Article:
Elina Madison) finally realizes that she hasn't done whats right by her three daughters. For seven years she's trapped them in a home with an abusive, drug running, pedophile step-father who hides behind the Bible. Seeing the err of her ways, she decides to steal Huff's (Charlie O'Connell) drug money and send the girls off in search of a better life. The girls split up thinking it will be harder for Huff to find them. But, there's nothing worse than a pissed off drug runner with a tendency for violence. Once Huff wakes up from his drunken slumber and realizes his money is gone, he sets off in a bloody pursuit to get it back.
Sliders to Dude Where's My Car to 2-Headed Shark Attack. The best thing about it though, is this isn't the Charlie O'Connell we're all used to seeing. This is a much darker Charlie and it's frightening how well he pulls it off. He gives the most powerful, brutal, intense performance of his career right here and he nails it. I've always seen him as this cute, charming good guy but not anymore... nope... he's skeery! I was also surprised to see two of my favorite actors show up. Who, just in case you didn't know, are father and son, Rance and Clint Howard. Both had rather minor roles but as usual, played them to perfection. The rest of the cast were relatively unknown to me until now. Gorgeous, gorgeous girls who know how to play it up on screen. Madison is an emotional wreck (because she's supposed to be) and you instantly feel for her. A woman trapped in a marriage of convenience who only wants what's best for her girls and she makes it look effortless. Now, it's the naming of the girls where we get our first glimpse of the "Three Little Pigs" aspect of the film. Brixi (Marie Bollinger), Styx (Jenna Stone) and Shay (Elly Stefanko). Bollinger is more than effective as the self sacrificing, God fearing "good girl" quoting Bible verses to deflect the attentions of her pervert step-father away from her sisters. Stone is the rebellious one who wants nothing more than to escape the hell she's in and she's extremely convincing. Stefanko is the cute but naive baby of the family and you'd think, this being her first film, there'd be some kind of learning curve for her but she delivers a rather flawless performance. Natasha Alam is Huff's girl on the side who is trying to escape her own nightmare. Little does she know, she's stepped right in the middle of another one.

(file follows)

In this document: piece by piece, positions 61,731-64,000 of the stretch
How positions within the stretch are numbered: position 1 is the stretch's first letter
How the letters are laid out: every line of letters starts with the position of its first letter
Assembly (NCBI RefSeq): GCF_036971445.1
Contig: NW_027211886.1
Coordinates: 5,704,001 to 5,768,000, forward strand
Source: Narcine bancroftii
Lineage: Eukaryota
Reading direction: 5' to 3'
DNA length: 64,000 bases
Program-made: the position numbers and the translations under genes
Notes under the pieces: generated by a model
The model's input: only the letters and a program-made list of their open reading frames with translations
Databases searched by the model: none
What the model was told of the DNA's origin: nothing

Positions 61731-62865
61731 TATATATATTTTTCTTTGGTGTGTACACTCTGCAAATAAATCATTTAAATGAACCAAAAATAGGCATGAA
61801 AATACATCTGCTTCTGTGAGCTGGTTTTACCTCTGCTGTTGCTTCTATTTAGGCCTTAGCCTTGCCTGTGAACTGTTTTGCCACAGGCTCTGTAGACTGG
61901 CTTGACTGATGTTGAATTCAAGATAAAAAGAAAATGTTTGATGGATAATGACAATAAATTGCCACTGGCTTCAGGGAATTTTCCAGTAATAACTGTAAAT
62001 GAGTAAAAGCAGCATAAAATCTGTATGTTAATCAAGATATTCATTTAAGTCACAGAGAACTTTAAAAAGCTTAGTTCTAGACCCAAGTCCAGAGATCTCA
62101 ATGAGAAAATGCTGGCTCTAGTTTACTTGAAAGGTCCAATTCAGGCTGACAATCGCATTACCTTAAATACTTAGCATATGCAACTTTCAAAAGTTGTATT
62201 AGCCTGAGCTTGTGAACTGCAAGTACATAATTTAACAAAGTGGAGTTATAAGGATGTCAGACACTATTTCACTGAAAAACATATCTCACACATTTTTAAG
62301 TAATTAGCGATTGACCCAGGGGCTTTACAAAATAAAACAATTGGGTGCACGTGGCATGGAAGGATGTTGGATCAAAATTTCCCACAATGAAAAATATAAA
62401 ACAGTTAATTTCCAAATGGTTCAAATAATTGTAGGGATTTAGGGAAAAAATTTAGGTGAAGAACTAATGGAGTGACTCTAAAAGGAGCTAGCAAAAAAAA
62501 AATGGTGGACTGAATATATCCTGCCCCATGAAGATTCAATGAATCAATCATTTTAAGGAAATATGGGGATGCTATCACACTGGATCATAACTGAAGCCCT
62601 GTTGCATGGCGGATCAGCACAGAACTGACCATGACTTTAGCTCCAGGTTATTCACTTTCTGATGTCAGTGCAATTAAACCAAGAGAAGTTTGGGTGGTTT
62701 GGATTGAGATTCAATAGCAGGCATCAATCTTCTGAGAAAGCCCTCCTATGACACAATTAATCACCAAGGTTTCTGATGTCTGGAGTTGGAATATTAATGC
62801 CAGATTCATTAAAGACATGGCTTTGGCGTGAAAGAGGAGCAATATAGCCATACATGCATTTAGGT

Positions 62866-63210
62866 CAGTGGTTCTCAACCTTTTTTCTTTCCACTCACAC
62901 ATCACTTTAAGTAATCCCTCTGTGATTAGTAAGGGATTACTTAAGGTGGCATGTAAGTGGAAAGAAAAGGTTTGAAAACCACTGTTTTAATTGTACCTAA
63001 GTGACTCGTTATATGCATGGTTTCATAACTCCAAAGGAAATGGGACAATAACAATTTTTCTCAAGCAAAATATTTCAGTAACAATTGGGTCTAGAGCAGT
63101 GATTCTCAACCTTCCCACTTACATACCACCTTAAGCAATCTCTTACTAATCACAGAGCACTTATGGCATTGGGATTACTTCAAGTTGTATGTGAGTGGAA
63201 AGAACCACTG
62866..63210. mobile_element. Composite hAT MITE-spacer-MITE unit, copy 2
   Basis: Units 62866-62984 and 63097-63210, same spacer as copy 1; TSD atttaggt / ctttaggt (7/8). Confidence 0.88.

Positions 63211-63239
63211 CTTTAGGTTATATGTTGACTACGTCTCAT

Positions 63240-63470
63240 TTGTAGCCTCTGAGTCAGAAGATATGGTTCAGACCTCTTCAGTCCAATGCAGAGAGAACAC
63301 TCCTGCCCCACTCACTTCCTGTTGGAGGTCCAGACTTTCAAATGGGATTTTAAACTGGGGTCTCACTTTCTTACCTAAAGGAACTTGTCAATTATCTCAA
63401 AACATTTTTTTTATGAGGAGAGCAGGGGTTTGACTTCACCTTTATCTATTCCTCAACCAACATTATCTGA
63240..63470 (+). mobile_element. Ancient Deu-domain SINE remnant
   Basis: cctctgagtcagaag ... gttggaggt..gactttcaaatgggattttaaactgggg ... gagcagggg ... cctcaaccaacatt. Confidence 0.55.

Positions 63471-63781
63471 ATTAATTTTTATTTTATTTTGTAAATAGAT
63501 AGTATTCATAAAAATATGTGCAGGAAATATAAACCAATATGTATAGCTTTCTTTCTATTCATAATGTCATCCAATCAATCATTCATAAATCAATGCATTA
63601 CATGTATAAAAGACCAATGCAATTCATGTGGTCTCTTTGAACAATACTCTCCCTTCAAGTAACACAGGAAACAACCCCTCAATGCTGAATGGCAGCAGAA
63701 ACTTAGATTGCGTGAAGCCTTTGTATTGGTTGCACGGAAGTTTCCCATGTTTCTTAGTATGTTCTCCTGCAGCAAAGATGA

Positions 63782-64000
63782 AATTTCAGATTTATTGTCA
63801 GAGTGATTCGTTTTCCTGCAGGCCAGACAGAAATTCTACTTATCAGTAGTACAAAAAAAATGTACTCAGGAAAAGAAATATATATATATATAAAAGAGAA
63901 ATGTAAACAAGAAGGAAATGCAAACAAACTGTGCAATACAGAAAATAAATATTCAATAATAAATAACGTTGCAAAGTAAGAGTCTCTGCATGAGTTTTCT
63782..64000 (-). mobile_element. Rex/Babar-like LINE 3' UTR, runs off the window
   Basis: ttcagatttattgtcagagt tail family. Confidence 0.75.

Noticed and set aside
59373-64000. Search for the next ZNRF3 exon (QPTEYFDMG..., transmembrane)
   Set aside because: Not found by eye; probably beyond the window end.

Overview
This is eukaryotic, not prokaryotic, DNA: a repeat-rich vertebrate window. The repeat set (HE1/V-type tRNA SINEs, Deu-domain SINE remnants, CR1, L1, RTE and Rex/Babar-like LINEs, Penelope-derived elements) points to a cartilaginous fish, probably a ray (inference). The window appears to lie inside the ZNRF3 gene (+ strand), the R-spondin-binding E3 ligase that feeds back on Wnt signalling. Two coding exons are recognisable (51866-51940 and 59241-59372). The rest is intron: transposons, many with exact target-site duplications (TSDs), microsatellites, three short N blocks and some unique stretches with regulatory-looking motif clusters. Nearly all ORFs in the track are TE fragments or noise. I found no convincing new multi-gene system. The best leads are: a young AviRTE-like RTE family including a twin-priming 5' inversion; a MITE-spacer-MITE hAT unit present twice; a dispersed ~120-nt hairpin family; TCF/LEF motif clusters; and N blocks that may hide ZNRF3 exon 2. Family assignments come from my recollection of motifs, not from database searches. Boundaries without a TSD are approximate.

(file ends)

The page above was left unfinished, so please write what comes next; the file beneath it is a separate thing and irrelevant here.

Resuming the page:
Cort Howell was convinced that I'd enjoy it and he was right. The thing about it is, Huff could've easily gotten very gimmicky and gone downhill fast but Howell and director Paul Morrell made damn sure it never went in that direction. The references are very subtle and if you didn't know it before hand, you'd probably never put the two together and that just makes it a more solid film. We here at Twisted Central love the Indie film circuit (when it's good) and what it all boils down to is that Huff is an intense, compelling play on a childhood favorite that is a must see for genre fans. Kudos to the Huff team and I can't wait to see what else Windchaser Pictures has in store for us!